Private warehouses will sometimes opt for an inventory management system (IMS) instead of a WMS because they only want to track inventory, but this software is extremely limited compared to WMS software and would not suit more complicated operations. Because of the versatility, adaptability, and customizability of WMS software, any warehousing operation – whether public or private – can benefit from using a WMS to record data on all the happenings within their warehouse. Both comprehensive and robust, WMS software is the best solution for warehouses to manage order volume demands and keep track of all transactions performed by the warehouse.
3PL Central is the leader in cloud-based Warehouse Management System solutions built to meet the unique needs of the 3PL warehousing community. Serving as the backbone of our customers' operations, our platform, 3PL Warehouse Manager, quickly transforms paper-based, error-prone businesses into service leaders who can focus on customer satisfaction, operate more efficiently, and grow faster. Offering a comprehensive warehouse management platform, we make it easy for 3PLs to manage inventory, automate routine tasks, and deliver complete visibility to their customers. As the proven industry leader for over a decade, 3PL Central accurately manages billions of dollars in inventory and processes more than 1 million orders a week from any of our customers and their customers’ systems.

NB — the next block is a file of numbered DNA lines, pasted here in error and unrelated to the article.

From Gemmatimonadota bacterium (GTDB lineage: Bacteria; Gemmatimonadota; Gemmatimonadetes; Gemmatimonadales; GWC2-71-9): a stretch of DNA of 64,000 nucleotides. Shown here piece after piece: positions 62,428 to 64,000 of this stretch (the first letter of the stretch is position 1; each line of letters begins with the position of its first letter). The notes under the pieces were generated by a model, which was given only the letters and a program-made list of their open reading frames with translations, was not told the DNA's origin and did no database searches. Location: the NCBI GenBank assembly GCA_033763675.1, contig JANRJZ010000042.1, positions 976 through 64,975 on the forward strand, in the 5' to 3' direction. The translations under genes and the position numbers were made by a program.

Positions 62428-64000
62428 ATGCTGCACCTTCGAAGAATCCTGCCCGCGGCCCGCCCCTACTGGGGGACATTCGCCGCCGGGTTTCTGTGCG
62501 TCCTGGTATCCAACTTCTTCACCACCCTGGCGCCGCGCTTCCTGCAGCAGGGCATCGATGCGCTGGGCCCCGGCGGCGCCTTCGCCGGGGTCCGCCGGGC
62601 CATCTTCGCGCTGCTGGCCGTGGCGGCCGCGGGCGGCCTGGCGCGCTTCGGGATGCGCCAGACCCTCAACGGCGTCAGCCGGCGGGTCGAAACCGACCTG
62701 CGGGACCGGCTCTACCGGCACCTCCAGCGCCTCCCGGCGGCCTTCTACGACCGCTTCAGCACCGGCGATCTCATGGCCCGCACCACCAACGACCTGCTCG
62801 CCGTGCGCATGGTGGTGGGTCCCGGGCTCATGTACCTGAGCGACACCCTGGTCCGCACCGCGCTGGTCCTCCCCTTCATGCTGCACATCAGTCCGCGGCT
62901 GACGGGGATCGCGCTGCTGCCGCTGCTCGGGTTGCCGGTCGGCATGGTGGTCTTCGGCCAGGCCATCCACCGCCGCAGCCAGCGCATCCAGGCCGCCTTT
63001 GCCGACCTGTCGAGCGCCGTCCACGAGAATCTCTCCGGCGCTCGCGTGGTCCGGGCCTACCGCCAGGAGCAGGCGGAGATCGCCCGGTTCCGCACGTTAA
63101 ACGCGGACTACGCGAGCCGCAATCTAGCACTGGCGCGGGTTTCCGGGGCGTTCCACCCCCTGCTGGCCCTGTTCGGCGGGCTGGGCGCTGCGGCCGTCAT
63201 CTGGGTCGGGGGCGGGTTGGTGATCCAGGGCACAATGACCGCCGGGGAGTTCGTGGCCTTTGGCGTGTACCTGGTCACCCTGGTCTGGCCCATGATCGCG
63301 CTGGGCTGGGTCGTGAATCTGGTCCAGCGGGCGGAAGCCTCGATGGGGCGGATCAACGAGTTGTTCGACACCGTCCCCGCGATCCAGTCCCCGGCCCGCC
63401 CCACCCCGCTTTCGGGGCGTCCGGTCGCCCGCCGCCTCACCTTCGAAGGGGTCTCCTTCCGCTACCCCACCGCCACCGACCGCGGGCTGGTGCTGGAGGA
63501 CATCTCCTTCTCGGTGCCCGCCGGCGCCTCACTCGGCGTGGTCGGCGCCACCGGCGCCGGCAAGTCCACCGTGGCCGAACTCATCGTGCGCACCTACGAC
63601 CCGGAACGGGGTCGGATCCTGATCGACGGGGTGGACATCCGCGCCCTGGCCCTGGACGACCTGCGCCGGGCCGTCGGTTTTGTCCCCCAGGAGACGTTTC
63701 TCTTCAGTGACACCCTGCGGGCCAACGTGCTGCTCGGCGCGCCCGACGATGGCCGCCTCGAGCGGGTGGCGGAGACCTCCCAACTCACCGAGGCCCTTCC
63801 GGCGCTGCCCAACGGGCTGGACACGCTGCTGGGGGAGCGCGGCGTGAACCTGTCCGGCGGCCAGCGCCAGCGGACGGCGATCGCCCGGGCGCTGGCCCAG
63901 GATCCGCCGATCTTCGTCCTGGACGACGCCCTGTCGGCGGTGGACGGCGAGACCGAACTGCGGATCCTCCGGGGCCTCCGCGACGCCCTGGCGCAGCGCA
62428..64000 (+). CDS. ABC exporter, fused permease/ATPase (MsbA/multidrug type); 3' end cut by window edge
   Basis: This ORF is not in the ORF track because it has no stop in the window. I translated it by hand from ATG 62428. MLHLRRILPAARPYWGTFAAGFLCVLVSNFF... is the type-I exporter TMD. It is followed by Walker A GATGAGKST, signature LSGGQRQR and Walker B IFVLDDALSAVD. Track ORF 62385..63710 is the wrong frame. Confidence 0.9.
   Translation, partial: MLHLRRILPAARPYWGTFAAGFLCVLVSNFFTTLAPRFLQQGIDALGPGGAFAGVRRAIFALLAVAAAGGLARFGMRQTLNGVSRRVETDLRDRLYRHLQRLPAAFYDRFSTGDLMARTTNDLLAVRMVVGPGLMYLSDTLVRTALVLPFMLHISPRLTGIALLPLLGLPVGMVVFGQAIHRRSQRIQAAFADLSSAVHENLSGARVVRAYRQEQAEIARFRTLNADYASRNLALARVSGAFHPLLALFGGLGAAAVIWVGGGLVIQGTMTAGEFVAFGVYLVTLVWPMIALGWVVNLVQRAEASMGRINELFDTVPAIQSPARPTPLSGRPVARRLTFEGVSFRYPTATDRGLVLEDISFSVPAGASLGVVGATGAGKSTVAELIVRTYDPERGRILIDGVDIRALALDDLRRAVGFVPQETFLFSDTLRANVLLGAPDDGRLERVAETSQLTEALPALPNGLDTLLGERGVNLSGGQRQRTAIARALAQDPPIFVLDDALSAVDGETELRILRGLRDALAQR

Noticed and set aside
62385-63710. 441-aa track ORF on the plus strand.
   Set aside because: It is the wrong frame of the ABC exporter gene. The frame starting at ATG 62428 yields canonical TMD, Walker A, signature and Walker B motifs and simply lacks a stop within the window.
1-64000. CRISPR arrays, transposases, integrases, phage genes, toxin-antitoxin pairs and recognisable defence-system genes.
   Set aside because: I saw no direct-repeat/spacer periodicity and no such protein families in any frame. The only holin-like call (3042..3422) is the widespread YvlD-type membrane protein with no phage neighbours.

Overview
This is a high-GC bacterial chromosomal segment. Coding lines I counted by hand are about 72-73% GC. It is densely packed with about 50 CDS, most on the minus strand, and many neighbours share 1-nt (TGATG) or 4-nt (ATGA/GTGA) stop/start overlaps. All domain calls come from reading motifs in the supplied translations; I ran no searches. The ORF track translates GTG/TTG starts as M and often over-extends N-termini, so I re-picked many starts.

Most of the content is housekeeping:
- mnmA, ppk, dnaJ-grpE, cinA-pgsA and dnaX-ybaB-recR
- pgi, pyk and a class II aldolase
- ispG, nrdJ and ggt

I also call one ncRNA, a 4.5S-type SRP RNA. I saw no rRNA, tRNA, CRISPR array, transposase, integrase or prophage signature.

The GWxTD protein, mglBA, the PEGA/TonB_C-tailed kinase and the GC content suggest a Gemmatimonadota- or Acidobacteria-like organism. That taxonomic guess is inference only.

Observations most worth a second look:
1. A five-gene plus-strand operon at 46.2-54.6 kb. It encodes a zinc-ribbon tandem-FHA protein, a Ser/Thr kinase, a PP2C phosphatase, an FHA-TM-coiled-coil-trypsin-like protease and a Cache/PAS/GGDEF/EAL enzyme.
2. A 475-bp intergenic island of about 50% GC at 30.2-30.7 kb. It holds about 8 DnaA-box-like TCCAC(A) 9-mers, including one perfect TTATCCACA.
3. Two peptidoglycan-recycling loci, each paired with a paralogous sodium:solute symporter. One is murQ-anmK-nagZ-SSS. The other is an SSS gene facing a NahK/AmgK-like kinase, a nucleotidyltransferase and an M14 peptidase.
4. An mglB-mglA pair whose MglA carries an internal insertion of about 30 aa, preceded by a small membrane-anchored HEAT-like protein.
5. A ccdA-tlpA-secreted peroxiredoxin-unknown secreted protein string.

Because 3PL Warehouse Manager is a cloud-based Software-as-a-Service (SaaS), our software breaks the costly and high-maintenance software cycle, freeing up our customers’ time with automatic updates and easy implementation. Additionally, our WMS software acts as an all-in-one solution with extensive capabilities unmatched by IMS or OMS software offerings or other WMS products. We offer integrations to hundreds of ecommerce and omnichannel programs including EDI, API, online shopping carts and marketplaces, and accounting software as well as mobile barcode scanning and many other types of software your warehouse may be using already.
Our customer service offerings set our 3PL Warehouse Manager software apart with implementation managers that make sure you get your 3PL warehouse up and running on our system in as little time as possible, dedicated customer success managers that build an individual relationship with your warehouse, and a customer support team available 24/7. As the first WMS provider built specifically for 3PL warehouses, we continually expand and upgrade our platform to meet warehousing needs for omnichannel fulfillment and provide enterprise-class WMS functionality to the ever-evolving 3PL warehousing industry.